Pakistan Tehreek-e-Insaf (PTI) Chairman Imran Khan has reiterated calls for the Supreme Court to take up his petition on “unauthorized and unverified” audio leaks for hearing at the “earliest possible opportunity.”
In a letter dated Feb. 19 and addressed to all judges of the apex court as well as Chief Justice of Pakistan Umar Ata Bandial, he said he was “compelled” to write to ensure the enforcement of the fundamental right to privacy of people under Article 14 of the Constitution. Referring to “mysterious unverified audio/video clips” that had circulated on social media in recent months, he said they appeared to be “either deep fakes or fabricated, edited, trimmed and joined, pieced together, and cannibalized to present an inaccurate and incorrect portrayal of the alleged conversations that they purport to carry.”
Referring specifically to calls that suggested the conversations were recorded at Prime Minister’s House, he said any breach of security at the “highly sensitive state installation” had a grave effect on the lives and security of the people of Pakistan. “Various ex-public officials, myself included, and even private members of the public have suffered from leaks (or release) of unverified, edited, tampered, pieced-together and even fabricated conversations,” he alleged.
Stressing that the framers of the Constitution had provided the inalienable right of every citizen to enjoy the protection of law under Article 4, he said one of the enshrined fundamental rights was that the privacy of home—subject to law—was inviolable. “With the utmost humility, it has become increasingly obvious that this guarantee is not only being violated, but being done so with an unjustifiable audacity and a clear sense of impunity,” he wrote.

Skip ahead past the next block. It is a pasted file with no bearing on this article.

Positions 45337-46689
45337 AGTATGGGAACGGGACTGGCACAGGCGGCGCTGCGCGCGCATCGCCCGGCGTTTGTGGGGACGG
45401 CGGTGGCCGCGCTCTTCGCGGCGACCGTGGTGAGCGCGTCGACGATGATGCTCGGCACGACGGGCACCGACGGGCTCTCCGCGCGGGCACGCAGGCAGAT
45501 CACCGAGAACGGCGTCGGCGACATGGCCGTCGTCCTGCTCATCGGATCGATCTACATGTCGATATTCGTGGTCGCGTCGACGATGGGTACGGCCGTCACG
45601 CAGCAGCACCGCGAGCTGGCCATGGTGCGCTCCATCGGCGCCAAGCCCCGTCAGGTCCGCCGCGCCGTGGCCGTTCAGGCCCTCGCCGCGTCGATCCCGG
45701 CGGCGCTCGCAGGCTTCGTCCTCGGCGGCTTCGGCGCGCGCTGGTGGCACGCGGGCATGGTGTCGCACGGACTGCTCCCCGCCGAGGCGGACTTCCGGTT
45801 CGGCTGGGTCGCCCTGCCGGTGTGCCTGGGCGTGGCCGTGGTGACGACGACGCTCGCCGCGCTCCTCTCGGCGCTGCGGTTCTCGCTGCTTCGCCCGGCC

Noting that he had failed a petition before the apex court under Article 184(3) of the Constitution to ensure the protection of the fundamental rights of the public, the PTI chief regretted that it had not yet been fixed for hearing. “In the meanwhile, matters have only gotten worse,” he wrote, claiming the “lack of any consequence” for these leaks had “emboldened” the people responsible and they had even leaked an alleged conversation between a former chief minister and a judge of the Supreme Court.
Khan, who had defended wire-tapping by intelligence agencies during his time in office, said it was “now plain to see” that the people of Pakistan were subjected to routine surveillance and recording. “This begs the question, under what law are the people subject to such widespread surveillance and recording, by whom, to what end, under what constraints, and with what checks and balances in place?” Answering these questions, he claimed, was necessary for fundamental rights guaranteed by the Constitution to have “any meaning.”
The PTI concluded his letter by reiterating a request for his petition to be taken up for hearing by the apex court.
On Sunday, in a televised address, Khan had similarly lamented that his petition had not been taken up by the Supreme Court and urged the CJP to fix it for hearing to ensure “fundamental rights” of the people.